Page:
As we have seen above in Tolkien’s critique of allegory, his distaste for domination is essential not just to the plot of his stories but to his literary theory. One thing Tolkien liked about literature is that of all the arts it allows its audience the most freedom. If a painter wants to depict bread, Tolkien noted, he must show a particular piece of bread that he has imagined, whereas the writer who writes “bread” gives the reader the universal idea of bread and the reader himself is free to “picture it in some form of his own.”
Tolkien’s political views, as revealed in his letters, went along the same lines. To his son Christopher he wrote: “My political opinions lean more and more to Anarchy (philosophically understood, meaning abolition of control not whiskered men with bombs).” He was naturally suspicious of those who think they can order society as they see fit: “The most improper job of any man, even saints, is bossing other men. Not one in a million is fit for it, and least of all those who seek the opportunity.”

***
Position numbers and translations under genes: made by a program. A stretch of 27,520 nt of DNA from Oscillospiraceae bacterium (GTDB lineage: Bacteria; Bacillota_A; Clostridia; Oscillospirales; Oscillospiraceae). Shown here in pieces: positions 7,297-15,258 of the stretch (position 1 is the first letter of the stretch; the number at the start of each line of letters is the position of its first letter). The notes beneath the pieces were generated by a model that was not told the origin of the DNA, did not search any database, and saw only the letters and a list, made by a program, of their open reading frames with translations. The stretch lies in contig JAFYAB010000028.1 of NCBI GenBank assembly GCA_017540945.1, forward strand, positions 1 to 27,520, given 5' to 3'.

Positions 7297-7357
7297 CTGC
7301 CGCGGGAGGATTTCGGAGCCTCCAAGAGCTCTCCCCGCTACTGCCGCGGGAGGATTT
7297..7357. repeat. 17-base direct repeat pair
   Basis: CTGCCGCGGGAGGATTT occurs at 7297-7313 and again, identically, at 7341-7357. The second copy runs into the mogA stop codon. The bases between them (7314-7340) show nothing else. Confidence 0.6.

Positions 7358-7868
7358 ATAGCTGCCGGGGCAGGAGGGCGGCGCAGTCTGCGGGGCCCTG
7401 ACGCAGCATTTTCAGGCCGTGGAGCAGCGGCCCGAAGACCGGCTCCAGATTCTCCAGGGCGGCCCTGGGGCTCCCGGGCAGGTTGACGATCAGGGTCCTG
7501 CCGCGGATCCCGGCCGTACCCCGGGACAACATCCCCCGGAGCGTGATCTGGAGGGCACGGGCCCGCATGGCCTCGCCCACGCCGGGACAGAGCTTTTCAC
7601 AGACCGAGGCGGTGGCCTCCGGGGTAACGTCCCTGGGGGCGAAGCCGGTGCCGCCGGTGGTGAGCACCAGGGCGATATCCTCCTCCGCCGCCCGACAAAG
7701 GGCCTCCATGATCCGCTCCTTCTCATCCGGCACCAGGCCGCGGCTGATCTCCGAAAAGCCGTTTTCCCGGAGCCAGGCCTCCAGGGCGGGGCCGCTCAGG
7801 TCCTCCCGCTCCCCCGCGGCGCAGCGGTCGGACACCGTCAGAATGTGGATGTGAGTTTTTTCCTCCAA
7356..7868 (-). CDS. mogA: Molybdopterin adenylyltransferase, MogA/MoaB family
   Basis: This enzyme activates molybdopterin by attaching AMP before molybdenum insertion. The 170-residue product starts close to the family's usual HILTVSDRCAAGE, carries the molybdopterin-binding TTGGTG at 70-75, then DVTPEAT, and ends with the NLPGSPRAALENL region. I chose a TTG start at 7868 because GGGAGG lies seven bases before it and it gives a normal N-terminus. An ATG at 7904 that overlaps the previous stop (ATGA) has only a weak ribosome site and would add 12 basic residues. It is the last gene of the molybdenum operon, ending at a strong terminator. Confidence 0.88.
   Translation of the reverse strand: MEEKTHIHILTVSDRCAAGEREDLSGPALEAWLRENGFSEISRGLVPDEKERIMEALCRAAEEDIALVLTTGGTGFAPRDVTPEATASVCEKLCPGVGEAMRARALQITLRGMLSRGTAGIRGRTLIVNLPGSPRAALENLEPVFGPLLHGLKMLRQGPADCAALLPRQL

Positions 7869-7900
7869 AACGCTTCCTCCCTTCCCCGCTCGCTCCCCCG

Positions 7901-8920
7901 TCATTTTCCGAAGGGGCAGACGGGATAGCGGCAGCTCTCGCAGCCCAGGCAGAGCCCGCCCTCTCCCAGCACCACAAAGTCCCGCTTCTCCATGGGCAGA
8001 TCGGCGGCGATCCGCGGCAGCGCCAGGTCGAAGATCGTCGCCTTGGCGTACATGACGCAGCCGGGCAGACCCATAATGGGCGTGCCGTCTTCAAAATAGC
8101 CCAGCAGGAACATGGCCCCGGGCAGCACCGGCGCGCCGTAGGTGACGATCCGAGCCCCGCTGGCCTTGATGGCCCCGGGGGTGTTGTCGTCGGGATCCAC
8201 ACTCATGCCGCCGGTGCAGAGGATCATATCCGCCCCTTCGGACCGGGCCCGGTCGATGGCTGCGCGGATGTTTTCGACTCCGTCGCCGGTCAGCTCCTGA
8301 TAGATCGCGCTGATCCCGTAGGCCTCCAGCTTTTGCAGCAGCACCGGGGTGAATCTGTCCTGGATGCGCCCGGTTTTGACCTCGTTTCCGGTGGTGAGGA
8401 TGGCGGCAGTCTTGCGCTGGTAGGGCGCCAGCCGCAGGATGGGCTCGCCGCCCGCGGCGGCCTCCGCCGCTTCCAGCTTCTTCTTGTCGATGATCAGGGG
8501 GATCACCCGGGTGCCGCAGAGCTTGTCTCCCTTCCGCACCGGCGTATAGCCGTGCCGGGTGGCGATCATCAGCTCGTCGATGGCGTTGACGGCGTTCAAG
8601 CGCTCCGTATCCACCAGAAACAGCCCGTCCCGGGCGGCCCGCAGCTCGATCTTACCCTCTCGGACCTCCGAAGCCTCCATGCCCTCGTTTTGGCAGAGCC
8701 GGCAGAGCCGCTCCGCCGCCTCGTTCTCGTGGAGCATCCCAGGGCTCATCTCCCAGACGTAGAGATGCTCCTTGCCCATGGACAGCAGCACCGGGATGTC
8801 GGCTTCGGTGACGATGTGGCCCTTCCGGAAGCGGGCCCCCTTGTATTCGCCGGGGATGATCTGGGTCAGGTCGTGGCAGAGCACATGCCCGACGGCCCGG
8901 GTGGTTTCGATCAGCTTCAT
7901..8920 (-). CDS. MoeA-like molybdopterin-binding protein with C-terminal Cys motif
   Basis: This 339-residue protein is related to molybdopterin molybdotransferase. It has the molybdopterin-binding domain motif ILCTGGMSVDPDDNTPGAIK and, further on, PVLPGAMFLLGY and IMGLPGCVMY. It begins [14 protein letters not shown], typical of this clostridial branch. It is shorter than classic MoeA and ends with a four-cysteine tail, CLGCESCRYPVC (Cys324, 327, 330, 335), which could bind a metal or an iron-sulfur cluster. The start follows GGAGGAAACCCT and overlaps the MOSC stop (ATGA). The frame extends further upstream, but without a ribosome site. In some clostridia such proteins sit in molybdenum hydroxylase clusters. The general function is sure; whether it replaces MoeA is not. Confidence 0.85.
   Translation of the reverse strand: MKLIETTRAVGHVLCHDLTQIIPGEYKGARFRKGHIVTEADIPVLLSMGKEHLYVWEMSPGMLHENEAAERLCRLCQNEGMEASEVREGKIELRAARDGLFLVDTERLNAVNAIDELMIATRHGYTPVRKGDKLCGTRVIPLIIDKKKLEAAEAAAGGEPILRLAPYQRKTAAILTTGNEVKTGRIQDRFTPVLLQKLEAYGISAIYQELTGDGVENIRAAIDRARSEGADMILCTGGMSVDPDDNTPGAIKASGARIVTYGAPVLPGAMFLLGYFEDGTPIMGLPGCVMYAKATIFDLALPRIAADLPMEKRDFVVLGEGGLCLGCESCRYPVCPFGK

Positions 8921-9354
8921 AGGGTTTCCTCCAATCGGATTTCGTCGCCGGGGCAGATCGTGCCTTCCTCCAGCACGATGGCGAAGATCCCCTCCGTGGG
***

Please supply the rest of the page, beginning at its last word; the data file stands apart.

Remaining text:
Elsewhere we find another striking passage:
Government is an abstract noun meaning the art and process of governing and it should be an offence to write it with a capital G or so as to refer to people. If people were in the habit of referring to ‘King George’s Council, Winston and his gang’, it would go a long way to clearing thought, and reducing the frightful landslide into Theyocracy.
The Shire, Land of the Free
We can easily find these ideals embodied in Tolkien’s sub-creation. If there is one place in Middle-Earth where Tolkien would have liked to live, it is certainly the Shire. Much has been made of Tolkien’s love of tradition and distaste for much of the modern technology brought about by the Industrial Revolution. Yet the Shire is hardly medieval; its inhabitants enjoy many modern innovations and customs characteristic of Western capitalism of the past century, such as cultivating and smoking tobacco, having afternoon tea, having the mail delivered, exact time-keeping, and friction matches.